Significant help is being provided to the Shia-dominated government of Iraq by Iran and Russia. And, in a move that might be a game changer in the long run, the Peshmerga, forces of the Kurdistan Regional Government (KRG) that had captured oil-rich Kirkuk, regarded as the Kurd capital and have joined the fight against the ISIS in the Syrian border town of Kobani. Known as tough fighters, they are expected to drive the ISIS militia away from the areas claimed by the Kurds. So far, 500,000 to one million refugees have been added to the large number of displaced persons already struggling to stay alive in the steaming hot cauldron that West Asia is today.
After vacillating for several months and admitting that he had no strategy, President Obama decided to join the fight against ISIS by launching air strikes against ISIS forces. The United States has been joined in this endeavour by Australia, Britain, Canada and France and five Arab countries (Bahrain, Jordan, Saudi Arabia, Qatar and the United Arab Emirates). In early-November 2014, President Obama approved the deployment of 1,500 additional troops to take the strength of ground troops to 3,100. For the time being, they will continue to have only a training and advisory role.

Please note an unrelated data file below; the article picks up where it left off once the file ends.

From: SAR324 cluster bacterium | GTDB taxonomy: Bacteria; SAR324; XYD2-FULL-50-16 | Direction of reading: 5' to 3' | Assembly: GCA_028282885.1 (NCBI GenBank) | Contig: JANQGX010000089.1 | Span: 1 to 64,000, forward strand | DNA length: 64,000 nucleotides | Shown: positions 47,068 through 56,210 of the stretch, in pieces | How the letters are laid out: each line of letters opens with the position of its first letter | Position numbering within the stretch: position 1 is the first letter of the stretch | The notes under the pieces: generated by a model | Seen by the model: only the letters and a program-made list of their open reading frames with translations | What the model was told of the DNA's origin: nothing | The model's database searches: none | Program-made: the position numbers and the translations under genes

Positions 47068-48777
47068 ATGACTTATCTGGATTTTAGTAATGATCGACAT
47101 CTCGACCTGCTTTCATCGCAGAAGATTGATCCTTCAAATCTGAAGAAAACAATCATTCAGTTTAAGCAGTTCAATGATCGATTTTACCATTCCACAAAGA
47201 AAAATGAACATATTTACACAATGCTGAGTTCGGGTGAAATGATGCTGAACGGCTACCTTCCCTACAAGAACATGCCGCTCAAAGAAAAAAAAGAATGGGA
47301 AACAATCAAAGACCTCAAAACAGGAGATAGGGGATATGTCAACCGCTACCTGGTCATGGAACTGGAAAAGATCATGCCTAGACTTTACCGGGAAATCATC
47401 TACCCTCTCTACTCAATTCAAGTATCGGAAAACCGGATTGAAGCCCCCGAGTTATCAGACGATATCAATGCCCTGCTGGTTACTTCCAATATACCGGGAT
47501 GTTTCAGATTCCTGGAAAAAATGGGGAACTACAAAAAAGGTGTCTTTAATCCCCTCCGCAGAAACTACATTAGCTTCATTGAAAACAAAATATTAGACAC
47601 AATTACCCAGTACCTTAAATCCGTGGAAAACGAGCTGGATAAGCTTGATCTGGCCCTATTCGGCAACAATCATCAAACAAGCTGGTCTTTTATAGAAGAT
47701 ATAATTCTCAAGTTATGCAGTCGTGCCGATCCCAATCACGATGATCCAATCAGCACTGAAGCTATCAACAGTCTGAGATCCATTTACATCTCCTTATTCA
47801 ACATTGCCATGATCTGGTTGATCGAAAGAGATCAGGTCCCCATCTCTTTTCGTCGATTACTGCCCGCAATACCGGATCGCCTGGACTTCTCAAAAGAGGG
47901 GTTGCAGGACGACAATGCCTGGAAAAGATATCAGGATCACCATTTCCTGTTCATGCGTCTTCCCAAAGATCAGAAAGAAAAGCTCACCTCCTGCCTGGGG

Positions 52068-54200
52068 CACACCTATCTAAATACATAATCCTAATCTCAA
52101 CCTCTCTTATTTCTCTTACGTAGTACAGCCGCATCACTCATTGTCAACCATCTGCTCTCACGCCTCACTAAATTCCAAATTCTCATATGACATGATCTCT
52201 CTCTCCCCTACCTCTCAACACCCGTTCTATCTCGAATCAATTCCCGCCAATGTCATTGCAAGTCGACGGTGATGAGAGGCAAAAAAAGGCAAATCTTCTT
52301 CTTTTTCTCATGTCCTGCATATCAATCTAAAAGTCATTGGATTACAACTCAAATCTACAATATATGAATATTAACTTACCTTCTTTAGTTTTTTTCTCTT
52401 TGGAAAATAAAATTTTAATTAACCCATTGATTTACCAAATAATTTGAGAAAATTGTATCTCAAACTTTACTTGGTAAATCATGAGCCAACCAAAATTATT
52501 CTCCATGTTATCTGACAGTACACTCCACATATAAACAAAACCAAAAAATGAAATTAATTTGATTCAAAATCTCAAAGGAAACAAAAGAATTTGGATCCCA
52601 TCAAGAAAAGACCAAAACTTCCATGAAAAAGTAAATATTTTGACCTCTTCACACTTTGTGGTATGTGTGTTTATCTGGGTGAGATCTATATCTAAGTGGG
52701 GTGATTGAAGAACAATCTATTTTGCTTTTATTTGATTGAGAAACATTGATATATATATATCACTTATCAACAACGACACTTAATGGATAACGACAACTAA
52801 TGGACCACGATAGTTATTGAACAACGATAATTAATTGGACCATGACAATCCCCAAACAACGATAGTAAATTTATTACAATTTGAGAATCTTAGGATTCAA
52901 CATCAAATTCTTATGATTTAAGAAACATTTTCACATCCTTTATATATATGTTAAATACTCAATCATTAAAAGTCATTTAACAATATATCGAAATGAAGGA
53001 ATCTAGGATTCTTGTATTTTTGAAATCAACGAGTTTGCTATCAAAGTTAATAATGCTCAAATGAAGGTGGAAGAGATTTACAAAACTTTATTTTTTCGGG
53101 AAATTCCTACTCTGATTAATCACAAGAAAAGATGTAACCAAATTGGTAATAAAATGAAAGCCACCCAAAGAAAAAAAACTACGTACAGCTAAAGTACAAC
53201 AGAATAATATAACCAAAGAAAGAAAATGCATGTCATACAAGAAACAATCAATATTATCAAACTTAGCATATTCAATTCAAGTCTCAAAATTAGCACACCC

The ISIS militia has managed to hold on to its gains despite the air strikes being launched by the United States and its allies and the help provided to the Shia-dominated government of Iraq by Iran and Russia. The ISIS has absorbed the air strikes well, much like the Vietnamese did half a century ago. A major lesson that has emerged from the recent conflicts, particularly those in Afghanistan and Iraq, is that a guerrilla force that operates from safe havens among the rural population cannot be defeated from the air alone. Phe US and its allies are unlikely to prevail over the ISIS militia without committing troops on the ground to fight a long-drawn counter-insurgency war against them. The US is trying to prime the Iraqi forces to fight ISIS. This is a half-way option.